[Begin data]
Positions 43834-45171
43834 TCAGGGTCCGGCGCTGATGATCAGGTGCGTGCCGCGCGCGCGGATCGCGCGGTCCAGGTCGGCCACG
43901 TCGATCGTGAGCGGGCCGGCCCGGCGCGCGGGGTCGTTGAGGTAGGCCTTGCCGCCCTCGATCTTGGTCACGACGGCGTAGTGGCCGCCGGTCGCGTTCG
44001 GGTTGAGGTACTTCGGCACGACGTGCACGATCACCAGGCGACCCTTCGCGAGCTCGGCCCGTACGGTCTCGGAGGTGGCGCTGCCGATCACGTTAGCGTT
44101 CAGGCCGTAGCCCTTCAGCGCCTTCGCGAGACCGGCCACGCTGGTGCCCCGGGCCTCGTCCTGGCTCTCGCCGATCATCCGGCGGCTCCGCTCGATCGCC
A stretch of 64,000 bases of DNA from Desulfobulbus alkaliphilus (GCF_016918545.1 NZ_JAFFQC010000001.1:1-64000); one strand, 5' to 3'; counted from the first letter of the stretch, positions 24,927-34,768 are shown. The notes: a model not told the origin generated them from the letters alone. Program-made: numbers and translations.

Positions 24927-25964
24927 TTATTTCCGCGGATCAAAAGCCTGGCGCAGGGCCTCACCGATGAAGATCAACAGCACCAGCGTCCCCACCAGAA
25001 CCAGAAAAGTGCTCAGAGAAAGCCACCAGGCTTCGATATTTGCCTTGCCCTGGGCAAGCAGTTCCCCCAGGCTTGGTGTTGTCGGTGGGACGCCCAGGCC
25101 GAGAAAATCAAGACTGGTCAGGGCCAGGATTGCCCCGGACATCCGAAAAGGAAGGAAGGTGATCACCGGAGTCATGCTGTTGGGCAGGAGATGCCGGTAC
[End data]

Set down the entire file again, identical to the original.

Positions 43834-45171
43834 TCAGGGTCCGGCGCTGATGATCAGGTGCGTGCCGCGCGCGCGGATCGCGCGGTCCAGGTCGGCCACG
43901 TCGATCGTGAGCGGGCCGGCCCGGCGCGCGGGGTCGTTGAGGTAGGCCTTGCCGCCCTCGATCTTGGTCACGACGGCGTAGTGGCCGCCGGTCGCGTTCG
44001 GGTTGAGGTACTTCGGCACGACGTGCACGATCACCAGGCGACCCTTCGCGAGCTCGGCCCGTACGGTCTCGGAGGTGGCGCTGCCGATCACGTTAGCGTT
44101 CAGGCCGTAGCCCTTCAGCGCCTTCGCGAGACCGGCCACGCTGGTGCCCCGGGCCTCGTCCTGGCTCTCGCCGATCATCCGGCGGCTCCGCTCGATCGCC
A stretch of 64,000 bases of DNA from Desulfobulbus alkaliphilus (GCF_016918545.1 NZ_JAFFQC010000001.1:1-64000); one strand, 5' to 3'; counted from the first letter of the stretch, positions 24,927-34,768 are shown. The notes: a model not told the origin generated them from the letters alone. Program-made: numbers and translations.

Positions 24927-25964
24927 TTATTTCCGCGGATCAAAAGCCTGGCGCAGGGCCTCACCGATGAAGATCAACAGCACCAGCGTCCCCACCAGAA
25001 CCAGAAAAGTGCTCAGAGAAAGCCACCAGGCTTCGATATTTGCCTTGCCCTGGGCAAGCAGTTCCCCCAGGCTTGGTGTTGTCGGTGGGACGCCCAGGCC
25101 GAGAAAATCAAGACTGGTCAGGGCCAGGATTGCCCCGGACATCCGAAAAGGAAGGAAGGTGATCACCGGAGTCATGCTGTTGGGCAGGAGATGCCGGTAC